Stroll through Athenian streets named after Philhellenes
They risked life and limb and month-long journeys to espouse their love for Greece – and a grateful nation honoured them by naming streets and squares after them. Did you know that the bustling Kaningos Square is in fact named after philhellene George Canning or that Lo Street is in fact named after Edward Law? Walking with the Philhellenes, a project by the City of Athens and Elliniki Etairia, offers an interesting insight into the lives of these fascinating personalities and a quick lesson in the city’s history.
Walking with the Philhellenes, a project by ELLINIKI ETAIRIA and the City of Athens, showcases streets named after foreign freedom fighters who used the power of their words and their influence to secure Greece’s independence from centuries of Ottoman rule, through 62 new information boards .
The Greek War of Independence (1821-1830) stirred up an unprecedented wave of support amongst Europeans and Americans. Since the Renaissance, the Europeans admired and culturally identified with the Graeco-Roman past and were thus prepared to defend the descendants of ancient Greeks in their fight for freedom against “barbarian” Ottomans – just like their ancestors against Persians at Thermopylae and Marathon.
The philhellenic movement flourished in a number of German states and France, Great Britain, Italy, Switzerland, the U.S.A., as well as Scandinavia – as far as India, a British colony at the time. In these countries, philhellenic committees were set up to collect money, and send medical and food supplies for the benefit of the Greeks; they also published philhellenic articles in the press and helped hundreds of volunteers who wanted to join the war to travel to Marseilles and Livorno and from there to the Peloponnese, Hydra, or Missolonghi. About 1,200 young men from Germany, mainly, but also from France, Italy, Switzerland, Britain, the United States, Netherlands, as well as from Poland, Hungary, Scandinavia, Spain, and Portugal, came to fight on the Greek side. Some four hundred of them died in battle or from disease. Prominent authors and poets, such as Shelley, Byron, Pushkin, Goethe, Chateaubriand wrote fiery poems and works of literature inspired by the Greek cause; painters such as Delacroix painted heart-rending depictions of their heroic deeds; sculptors, music composers, actors, and directors produced works inspired by the Greek struggle, causing the wave of support for the Greeks to swell.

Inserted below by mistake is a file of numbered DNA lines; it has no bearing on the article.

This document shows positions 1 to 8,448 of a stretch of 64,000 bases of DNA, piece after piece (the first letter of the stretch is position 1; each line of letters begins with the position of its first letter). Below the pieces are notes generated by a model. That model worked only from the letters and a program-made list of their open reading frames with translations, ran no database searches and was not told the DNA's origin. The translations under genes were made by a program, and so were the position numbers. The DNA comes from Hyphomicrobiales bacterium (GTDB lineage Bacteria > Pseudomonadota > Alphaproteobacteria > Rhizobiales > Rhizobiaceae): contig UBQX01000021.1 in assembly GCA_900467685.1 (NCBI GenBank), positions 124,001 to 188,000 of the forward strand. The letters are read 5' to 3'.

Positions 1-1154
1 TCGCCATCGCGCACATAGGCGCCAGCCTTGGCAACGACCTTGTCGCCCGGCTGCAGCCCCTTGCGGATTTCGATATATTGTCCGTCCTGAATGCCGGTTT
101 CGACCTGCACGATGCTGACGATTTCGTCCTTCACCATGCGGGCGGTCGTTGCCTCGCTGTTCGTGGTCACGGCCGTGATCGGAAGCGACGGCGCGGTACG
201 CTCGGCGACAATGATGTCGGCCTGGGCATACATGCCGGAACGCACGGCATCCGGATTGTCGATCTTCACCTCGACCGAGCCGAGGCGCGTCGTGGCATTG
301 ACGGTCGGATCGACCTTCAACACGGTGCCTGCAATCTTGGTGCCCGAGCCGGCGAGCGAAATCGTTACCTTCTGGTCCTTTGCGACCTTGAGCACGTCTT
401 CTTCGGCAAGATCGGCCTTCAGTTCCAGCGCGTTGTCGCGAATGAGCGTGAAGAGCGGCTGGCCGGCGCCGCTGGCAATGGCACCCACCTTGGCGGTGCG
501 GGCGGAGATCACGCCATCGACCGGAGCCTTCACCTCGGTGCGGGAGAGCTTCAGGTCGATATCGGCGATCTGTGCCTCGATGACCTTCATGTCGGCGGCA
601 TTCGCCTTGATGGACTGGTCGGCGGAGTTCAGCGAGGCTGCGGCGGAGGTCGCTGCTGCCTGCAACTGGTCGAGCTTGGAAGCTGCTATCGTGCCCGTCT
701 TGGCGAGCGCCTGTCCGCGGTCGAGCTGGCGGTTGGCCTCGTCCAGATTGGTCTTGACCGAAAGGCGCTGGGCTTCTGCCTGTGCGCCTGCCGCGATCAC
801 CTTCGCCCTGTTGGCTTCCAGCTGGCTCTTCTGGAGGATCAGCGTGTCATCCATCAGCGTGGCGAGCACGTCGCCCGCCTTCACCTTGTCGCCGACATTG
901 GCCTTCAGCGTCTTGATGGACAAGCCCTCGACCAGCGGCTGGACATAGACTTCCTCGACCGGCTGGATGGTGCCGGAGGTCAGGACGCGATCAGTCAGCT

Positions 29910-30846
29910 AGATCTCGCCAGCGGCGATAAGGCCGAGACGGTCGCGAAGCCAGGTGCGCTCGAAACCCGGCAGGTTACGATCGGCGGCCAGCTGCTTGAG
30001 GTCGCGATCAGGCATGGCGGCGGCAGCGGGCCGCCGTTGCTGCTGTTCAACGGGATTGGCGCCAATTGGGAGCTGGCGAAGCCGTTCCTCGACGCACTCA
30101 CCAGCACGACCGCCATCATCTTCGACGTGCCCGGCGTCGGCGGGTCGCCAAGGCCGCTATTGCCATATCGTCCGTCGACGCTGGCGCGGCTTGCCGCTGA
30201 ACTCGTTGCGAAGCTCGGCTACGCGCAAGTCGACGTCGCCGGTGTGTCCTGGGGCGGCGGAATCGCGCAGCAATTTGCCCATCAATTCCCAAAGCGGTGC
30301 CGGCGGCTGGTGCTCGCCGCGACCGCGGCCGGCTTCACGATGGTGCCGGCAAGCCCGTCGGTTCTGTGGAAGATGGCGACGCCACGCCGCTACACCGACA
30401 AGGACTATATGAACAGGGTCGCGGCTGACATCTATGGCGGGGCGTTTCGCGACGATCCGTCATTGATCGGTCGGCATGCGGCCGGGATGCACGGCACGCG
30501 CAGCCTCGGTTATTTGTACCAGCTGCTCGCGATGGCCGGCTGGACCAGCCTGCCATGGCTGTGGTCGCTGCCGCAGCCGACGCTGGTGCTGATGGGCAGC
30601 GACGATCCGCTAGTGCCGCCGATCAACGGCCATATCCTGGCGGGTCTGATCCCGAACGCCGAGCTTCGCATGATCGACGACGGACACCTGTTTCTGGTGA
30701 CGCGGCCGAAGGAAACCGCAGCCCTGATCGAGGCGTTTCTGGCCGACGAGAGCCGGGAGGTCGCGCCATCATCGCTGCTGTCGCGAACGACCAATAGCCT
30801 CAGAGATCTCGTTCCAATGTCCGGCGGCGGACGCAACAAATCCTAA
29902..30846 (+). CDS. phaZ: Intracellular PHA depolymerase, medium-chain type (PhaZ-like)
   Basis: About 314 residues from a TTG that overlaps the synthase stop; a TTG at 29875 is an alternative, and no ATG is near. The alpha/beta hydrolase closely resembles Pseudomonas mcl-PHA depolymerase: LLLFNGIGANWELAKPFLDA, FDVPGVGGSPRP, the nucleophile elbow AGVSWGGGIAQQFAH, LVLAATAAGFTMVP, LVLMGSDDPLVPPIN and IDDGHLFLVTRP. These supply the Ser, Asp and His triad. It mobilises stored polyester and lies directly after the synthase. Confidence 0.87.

The philhellenic movement was pivotal in the successful outcome of the Greek struggle and the establishment of Greece, in February 1830, as the first independent nation state in the Eastern Mediterranean. Later efforts by Greeks in other territories to unite their homelands with the motherland, including the Cretan Revolution in the second half of the nineteenth century, attracted the interest and support of a number of philhellenes but, of course, on a smaller scale than the Greek War of Independence in 1821 had. This fascination with the ancient Greek spirit was first felt in intellectual circles, soon to attract an ever-wider public. This fascination soon morphed into an interest in modern Greeks and sympathy for their cause. The cultural appeal of ancient Athens, transplanted to Alexandria, Egypt, where it gained new momentum, was enthusiastically adopted by the Romans and went on to flourish by amalgamating with Christianity, giving shape to the Byzantine civilisation.
The War of 1821 coincided with the emergence of nationalism around the world. European nations longed to turn their countries from monarchies to nation states, with liberal governments and egalitarian and, ultimately, democratic visions. In the Greek War of Independence, many European citizens saw hope for their own countries.
The signs mounted on the streets bearing the names of philhellenes offers a glimpse into the lives of these spirited supporters who came from far-flung lands to advocate their love for the idea of Greece.